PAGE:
Till the publication of the IPCC 1.5 °C Report, the most ambitious developed countries realizing Convention goals declared their wish of emission reduction by 75-80% by the mid-century according to IPCC IV Report. Aiming at diminishing global temperature rise up to 1.5 °C, all combined emissions have to be halved by 2030 against 2010 levels and a zero-emission should be reached by 2050. The G-20 group countries responsible for 78% global emissions should undertake the main efforts. The 2019 UNEP GAP Report argues that it would mean the emission reduction ratio of 7.6% yearly. Such a radical emission reduction perspective did not receive an universal support of the Parties to the Convention just after the Special Report publication at the COP24 in Katowice. It was caused by some concerns of many governments who feared the adoption of the Agreement’s 1.5 °C goal without assuring an adequate international financial support enabling implementation of the of carbon reduction measures. However, more than 30 countries between COP24 and COP25 and during the Conference in Madrid, adopted a zero-emission goal, declared carbon neutrality, or climate neutrality by 2050. Actually, as the experts say, around 120 countries declared officially a climate neutrality goal or zero-emission goal by the mid-century. Nevertheless, many of those declarations remain wishful as they are not followed by real plans and measures.
Roughly estimated global emissions indicate that the level of CO2 content in atmosphere leading to global temperature rise on average of 1.5 °C will be achieved within 10-11 years. Those estimates are based upon the assumption that the GHG emissions no longer rise but stay at the same level year by year. It is still not clear if that assumption is right because many experts say that global GHG emissions are not at the same level and emission rise slows down. Meanwhile, the UNEP GHG emission reports alarm about GHG emissions rising still. Global GHG emissions raised by 1.5% in the last decade. The UNEP estimates that GHG emission should decrease by 2.7% a year, just to reach the 2 °C goal, in 2020-2030 period. The same ratio should be threefold higher enabling achievement of the 1.5 °C goal. It is believed generally that the current decade is a key period for achievement of zero-emission level at 2050 or shortly after.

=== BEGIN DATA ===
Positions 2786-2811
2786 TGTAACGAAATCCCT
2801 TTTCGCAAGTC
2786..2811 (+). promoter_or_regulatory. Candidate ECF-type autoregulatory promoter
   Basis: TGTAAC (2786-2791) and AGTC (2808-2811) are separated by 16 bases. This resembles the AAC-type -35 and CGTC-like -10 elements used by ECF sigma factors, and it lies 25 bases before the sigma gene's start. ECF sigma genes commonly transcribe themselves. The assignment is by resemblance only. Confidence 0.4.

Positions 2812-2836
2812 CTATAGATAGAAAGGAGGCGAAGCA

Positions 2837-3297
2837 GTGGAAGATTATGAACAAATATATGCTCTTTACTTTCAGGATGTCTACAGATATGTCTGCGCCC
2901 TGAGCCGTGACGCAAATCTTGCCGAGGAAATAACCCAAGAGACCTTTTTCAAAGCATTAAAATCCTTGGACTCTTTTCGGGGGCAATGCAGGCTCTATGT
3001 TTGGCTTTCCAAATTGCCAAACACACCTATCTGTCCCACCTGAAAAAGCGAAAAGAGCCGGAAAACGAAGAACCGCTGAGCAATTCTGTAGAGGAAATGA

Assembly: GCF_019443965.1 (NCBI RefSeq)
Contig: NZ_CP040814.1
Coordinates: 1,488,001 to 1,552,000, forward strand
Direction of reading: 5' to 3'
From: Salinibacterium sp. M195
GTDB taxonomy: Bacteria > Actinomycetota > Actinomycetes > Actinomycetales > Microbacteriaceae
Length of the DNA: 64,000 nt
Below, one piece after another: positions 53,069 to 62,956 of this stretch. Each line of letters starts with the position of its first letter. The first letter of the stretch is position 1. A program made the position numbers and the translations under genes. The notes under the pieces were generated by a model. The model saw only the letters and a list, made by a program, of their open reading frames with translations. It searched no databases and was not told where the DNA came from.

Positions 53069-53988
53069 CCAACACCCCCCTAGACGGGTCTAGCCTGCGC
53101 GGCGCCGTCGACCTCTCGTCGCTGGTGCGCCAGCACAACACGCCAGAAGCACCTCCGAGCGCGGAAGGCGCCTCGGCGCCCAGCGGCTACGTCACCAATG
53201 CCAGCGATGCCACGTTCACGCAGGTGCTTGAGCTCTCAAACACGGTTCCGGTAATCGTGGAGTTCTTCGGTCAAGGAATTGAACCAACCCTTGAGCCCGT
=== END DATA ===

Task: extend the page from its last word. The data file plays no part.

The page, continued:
The GHG emissions fell down in most of the countries in 2020, compared to previous year. Only China’s emissions grew by 3%, as it is estimated. The rise was smaller than expected before pandemic, nevertheless it is still exceptional compared to other countries. It is said that the global GHG emissions were at least 7% lower than expected before. Significant emission drop was due to the anti-pandemic restrictions introduced in many countries. Germany, for example, achieved its 2020 reduction goal because of pandemic although it seemed doubtful in 2019 yet. If the big economies will come back to their previous performance model in 2021 and in the following years, the chance to carry out the green transformation will be lost and the long-term goal of the Convention and the Paris Agreement will remain unachievable.